Photo credit: Thomas Hawk

I’ve had more honest-to-goodness panic attacks in my life than I can count. And by “honest-to-goodness,” I mean the real deal: racing heart, palpitations, nausea, dizziness, shortness of breath, incredibly unsolicited surges of adrenaline…and so on. Simultaneously.

Many people — from friends to doctors — told me to start exercising. My friends said it would reduce my stress and help me to sleep better at night. The University of Georgia says it can reduce my anxiety. My doctor told me that getting in shape will reduce heart palpitations and increase my lung capacity.

True, true, and true. But here’s the big Catch-22 that kept me from following everyone’s good advice: exercising made me panic.

And why? Well, a body that’s going through a nightmarish panic attack is physiologically similar to a body that’s happily jogging along a park trail:

-Heart rate: Increases during panic. Increases during exercise.
-Breathing rate: Increases during panic. Increases during exercise.
-Adrenaline: Increases during panic. Increases during exercise.

I could go on, but you get the idea. Exercise can feel like a panic attack. And who wants to willingly invoke THAT awful feeling?

Well, me.

I grit my teeth as I write this. I don’t want to face this fact, but it’s true: for the umpteenth time in my life, I have become afraid of exercise. The rapid heart rate reminds me of my worst ohmygod-I-swear-this-is-a-heart-attack breed of panic attacks. I am always afraid that the quick breathing will make me pass out — even though I know the extra oxygen I’m inhaling is 100% necessary, normal, and natural during physical activity. And the inevitable adrenaline rushes? They make me want to bolt. Straight out of the gym. To quickly escape the (intangible) threat that is my own fear.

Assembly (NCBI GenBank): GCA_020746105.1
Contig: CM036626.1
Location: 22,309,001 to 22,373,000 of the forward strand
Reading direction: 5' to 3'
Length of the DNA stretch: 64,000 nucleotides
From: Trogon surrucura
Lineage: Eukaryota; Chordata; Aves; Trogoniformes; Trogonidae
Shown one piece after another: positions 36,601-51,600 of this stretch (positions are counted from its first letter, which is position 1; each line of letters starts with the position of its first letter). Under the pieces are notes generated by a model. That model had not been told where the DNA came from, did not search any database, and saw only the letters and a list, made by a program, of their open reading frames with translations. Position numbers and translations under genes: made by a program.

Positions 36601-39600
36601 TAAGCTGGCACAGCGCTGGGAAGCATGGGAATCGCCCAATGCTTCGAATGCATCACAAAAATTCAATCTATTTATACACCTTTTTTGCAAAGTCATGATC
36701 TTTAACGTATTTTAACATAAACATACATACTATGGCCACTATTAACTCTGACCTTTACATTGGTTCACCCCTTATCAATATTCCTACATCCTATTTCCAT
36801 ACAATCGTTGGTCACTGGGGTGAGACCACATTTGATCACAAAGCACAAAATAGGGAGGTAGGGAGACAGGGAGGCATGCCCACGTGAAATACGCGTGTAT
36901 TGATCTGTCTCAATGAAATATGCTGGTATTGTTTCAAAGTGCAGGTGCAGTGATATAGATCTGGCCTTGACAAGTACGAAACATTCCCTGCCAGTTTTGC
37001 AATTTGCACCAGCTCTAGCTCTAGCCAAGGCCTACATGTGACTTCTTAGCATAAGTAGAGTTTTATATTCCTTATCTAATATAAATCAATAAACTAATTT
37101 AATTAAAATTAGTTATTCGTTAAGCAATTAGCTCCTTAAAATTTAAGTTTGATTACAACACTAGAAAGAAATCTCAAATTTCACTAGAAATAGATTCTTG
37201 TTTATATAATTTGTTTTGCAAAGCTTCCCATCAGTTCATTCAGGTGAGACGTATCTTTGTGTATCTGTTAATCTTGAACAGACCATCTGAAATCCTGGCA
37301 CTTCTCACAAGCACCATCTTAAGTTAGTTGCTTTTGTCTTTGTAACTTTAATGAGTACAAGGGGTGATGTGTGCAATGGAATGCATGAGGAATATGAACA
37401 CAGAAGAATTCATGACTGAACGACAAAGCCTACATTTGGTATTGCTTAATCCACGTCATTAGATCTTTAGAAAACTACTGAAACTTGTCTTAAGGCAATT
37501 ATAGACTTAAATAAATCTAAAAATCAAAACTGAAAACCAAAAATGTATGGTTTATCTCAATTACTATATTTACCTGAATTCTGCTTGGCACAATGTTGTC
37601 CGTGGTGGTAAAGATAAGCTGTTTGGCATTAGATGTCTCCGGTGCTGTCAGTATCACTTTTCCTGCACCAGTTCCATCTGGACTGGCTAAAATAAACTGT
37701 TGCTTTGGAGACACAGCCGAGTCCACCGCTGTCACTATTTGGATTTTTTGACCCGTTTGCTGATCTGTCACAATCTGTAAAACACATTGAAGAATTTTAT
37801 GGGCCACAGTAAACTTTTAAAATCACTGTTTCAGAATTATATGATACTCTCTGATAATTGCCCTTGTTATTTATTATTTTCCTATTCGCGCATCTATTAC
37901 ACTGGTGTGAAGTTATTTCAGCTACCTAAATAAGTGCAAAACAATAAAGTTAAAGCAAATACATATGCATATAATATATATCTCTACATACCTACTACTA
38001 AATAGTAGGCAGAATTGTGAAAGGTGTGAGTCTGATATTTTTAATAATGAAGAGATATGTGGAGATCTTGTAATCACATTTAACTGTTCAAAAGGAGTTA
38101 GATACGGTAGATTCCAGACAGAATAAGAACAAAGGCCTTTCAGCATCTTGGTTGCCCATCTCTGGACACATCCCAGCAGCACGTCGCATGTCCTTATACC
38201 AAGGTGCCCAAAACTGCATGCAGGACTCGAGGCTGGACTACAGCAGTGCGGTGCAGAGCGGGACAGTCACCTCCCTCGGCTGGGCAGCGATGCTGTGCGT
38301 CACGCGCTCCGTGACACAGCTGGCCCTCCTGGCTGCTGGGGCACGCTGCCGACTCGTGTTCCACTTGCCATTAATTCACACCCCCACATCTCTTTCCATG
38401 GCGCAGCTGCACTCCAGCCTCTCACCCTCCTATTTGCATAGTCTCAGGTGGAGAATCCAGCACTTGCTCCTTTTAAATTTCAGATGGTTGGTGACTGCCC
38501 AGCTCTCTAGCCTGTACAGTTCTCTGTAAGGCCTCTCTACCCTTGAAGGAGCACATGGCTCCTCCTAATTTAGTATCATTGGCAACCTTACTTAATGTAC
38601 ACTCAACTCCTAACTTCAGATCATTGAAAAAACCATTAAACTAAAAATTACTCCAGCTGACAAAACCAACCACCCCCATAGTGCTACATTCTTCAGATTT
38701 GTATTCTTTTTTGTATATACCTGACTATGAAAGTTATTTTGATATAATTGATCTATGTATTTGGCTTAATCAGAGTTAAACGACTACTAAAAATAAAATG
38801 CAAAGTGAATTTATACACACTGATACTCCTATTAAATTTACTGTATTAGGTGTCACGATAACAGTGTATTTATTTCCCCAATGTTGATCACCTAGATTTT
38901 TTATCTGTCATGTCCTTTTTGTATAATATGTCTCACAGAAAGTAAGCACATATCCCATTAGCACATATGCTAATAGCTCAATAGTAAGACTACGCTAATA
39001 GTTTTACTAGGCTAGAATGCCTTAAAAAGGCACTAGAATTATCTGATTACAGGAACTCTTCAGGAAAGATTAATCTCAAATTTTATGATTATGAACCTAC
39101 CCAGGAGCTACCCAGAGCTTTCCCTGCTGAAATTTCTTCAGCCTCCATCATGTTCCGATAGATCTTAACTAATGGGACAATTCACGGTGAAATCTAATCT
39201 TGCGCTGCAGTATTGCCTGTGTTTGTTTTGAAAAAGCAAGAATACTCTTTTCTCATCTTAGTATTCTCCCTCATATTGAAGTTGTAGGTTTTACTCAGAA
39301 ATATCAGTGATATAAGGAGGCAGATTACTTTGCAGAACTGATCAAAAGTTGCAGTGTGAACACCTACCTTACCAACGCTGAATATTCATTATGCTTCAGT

And I hate these faulty associations. A rapid heart rate, as I’m sure I learned in 6th grade health class, is a healthy effect of exercise. The heart is a muscle, exercise strengthens that muscle, yadda yadda, and so on. I know this stuff. I know this stuff deep down in the rational part of my brain, but I simply can’t bring that notion — that exercise is safe and healthy and won’t hurt me — to the front burner when I’m standing on my treadmill.

That said, I am determined to start exercising again.

I faced this problem a few years ago when I was a grad student at the University of Delaware. I lived in a campus apartment building and we (conveniently!) had small gym about a two minute walk away. One day, while feeling anxious about an upcoming exam for my Statistics class, I decided to take everyone’s advice & expose myself to the miracle cure that is physical exercise. I tied my sneaker laces and walked to the gym.

I had a panic attack on the elliptical and I never went back.

Over the next few months, I slowly trained myself to let go of my exercise fear. Thankfully, I took notes. Here’s what I jotted down as a how-to guide for my future self: